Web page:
Every task you do at work comes with its own skill set, and that includes the stuff that doesn’t show up in your job description – such as asking for a raise.
You wouldn’t expect to be great at sales, contract negotiations, or a particular piece of software right out of the box, and neither should you leap right into salary talk without thinking things through and doing your reading. The first thing you’ll discover when you take a deeper look at the raise-request scenario is that the dreaded ‘conversation’ in which you ask for money is just the iceberg-tip of a successful campaign.
Your boss needs to know who you are before they do anything crazy like giving you more money. Even if you reckon you’ve earned that bonus, you might figure as no more than a distant silhouette on your manager’s radar. To flesh out your presence, it’s important to continually make your impact felt – by offering help, vocally expressing your ideas, and even asking for advice or extra training.
Once you’ve established that profile, your boss will be more invested in you. They will want to see you succeed and feel fulfilled in your work. Converting that goodwill into dollar signs requires a more acute skill set. You need to identify the best time to pop the question and figure out what kind of vocabulary will interest your boss.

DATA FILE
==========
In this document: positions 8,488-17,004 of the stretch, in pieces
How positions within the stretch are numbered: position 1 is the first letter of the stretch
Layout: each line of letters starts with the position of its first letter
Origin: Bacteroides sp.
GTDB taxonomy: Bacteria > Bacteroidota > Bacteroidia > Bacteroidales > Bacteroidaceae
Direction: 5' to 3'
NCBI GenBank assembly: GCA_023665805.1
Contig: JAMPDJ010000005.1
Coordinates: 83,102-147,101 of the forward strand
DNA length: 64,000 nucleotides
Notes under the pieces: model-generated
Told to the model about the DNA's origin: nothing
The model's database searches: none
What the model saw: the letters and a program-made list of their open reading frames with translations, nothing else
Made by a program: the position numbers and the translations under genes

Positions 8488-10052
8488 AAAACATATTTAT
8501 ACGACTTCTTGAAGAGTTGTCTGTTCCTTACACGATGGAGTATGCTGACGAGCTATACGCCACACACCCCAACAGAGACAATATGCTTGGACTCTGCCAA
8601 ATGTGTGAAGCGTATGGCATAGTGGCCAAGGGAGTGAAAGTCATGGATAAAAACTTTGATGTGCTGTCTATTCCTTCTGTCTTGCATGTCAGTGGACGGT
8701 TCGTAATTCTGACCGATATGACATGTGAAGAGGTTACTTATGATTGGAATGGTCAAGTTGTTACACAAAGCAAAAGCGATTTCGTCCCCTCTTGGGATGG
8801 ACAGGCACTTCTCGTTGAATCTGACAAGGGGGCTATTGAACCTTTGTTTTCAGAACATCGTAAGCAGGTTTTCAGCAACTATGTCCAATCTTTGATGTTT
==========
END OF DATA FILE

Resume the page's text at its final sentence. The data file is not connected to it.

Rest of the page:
It could mean using numbers to back up your argument. Statistics are a great way to objectively prove your value to the team. Or maybe it’s more about your personality and ideas. In that case, you’ll benefit from talking about your vision in the future tense, identifying today’s problems and outlining how you’re going to solve these issues over the coming weeks, months, and year.
A great place to start planning your raise-request campaign is this step-by-step visual guide from SavingSpot. It’s packed with ideas from how to lay the groundwork right through to keep that momentum going when you’ve secured your raise – or even if you missed out this time.
Making sure you’re properly rewarded for the work you do is a necessity that will stick with you for your entire career. Whether you’re fishing for a new year’s raise or you’re playing the long game, don’t forget: your campaign begins next time you enter the office.
How to Use the Art of Persuasion to Get That Raise at Work
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